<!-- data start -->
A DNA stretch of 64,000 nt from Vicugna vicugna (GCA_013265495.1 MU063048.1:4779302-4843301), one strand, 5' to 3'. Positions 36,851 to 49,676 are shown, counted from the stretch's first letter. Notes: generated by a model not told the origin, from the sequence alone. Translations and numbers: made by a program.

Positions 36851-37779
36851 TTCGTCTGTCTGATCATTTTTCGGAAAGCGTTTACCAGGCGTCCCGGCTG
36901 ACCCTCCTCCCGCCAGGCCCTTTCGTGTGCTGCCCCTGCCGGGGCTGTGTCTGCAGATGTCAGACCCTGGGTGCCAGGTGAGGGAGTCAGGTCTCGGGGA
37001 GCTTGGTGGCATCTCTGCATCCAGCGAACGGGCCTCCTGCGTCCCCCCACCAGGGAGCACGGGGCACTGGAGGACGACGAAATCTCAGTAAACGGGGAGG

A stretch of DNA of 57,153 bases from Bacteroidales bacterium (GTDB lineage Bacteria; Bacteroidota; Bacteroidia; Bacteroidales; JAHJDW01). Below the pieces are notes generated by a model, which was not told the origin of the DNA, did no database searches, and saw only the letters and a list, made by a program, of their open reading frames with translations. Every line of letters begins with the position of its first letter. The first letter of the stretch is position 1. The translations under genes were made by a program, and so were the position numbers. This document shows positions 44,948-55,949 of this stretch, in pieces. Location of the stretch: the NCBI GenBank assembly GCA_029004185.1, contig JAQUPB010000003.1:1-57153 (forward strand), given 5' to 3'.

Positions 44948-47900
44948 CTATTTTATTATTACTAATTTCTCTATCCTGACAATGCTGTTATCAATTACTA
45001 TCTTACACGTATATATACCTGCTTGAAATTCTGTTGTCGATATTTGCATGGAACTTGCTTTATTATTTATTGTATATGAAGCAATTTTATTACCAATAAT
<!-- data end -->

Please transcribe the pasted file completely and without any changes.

A DNA stretch of 64,000 nt from Vicugna vicugna (GCA_013265495.1 MU063048.1:4779302-4843301), one strand, 5' to 3'. Positions 36,851 to 49,676 are shown, counted from the stretch's first letter. Notes: generated by a model not told the origin, from the sequence alone. Translations and numbers: made by a program.

Positions 36851-37779
36851 TTCGTCTGTCTGATCATTTTTCGGAAAGCGTTTACCAGGCGTCCCGGCTG
36901 ACCCTCCTCCCGCCAGGCCCTTTCGTGTGCTGCCCCTGCCGGGGCTGTGTCTGCAGATGTCAGACCCTGGGTGCCAGGTGAGGGAGTCAGGTCTCGGGGA
37001 GCTTGGTGGCATCTCTGCATCCAGCGAACGGGCCTCCTGCGTCCCCCCACCAGGGAGCACGGGGCACTGGAGGACGACGAAATCTCAGTAAACGGGGAGG

A stretch of DNA of 57,153 bases from Bacteroidales bacterium (GTDB lineage Bacteria; Bacteroidota; Bacteroidia; Bacteroidales; JAHJDW01). Below the pieces are notes generated by a model, which was not told the origin of the DNA, did no database searches, and saw only the letters and a list, made by a program, of their open reading frames with translations. Every line of letters begins with the position of its first letter. The first letter of the stretch is position 1. The translations under genes were made by a program, and so were the position numbers. This document shows positions 44,948-55,949 of this stretch, in pieces. Location of the stretch: the NCBI GenBank assembly GCA_029004185.1, contig JAQUPB010000003.1:1-57153 (forward strand), given 5' to 3'.

Positions 44948-47900
44948 CTATTTTATTATTACTAATTTCTCTATCCTGACAATGCTGTTATCAATTACTA
45001 TCTTACACGTATATATACCTGCTTGAAATTCTGTTGTCGATATTTGCATGGAACTTGCTTTATTATTTATTGTATATGAAGCAATTTTATTACCAATAAT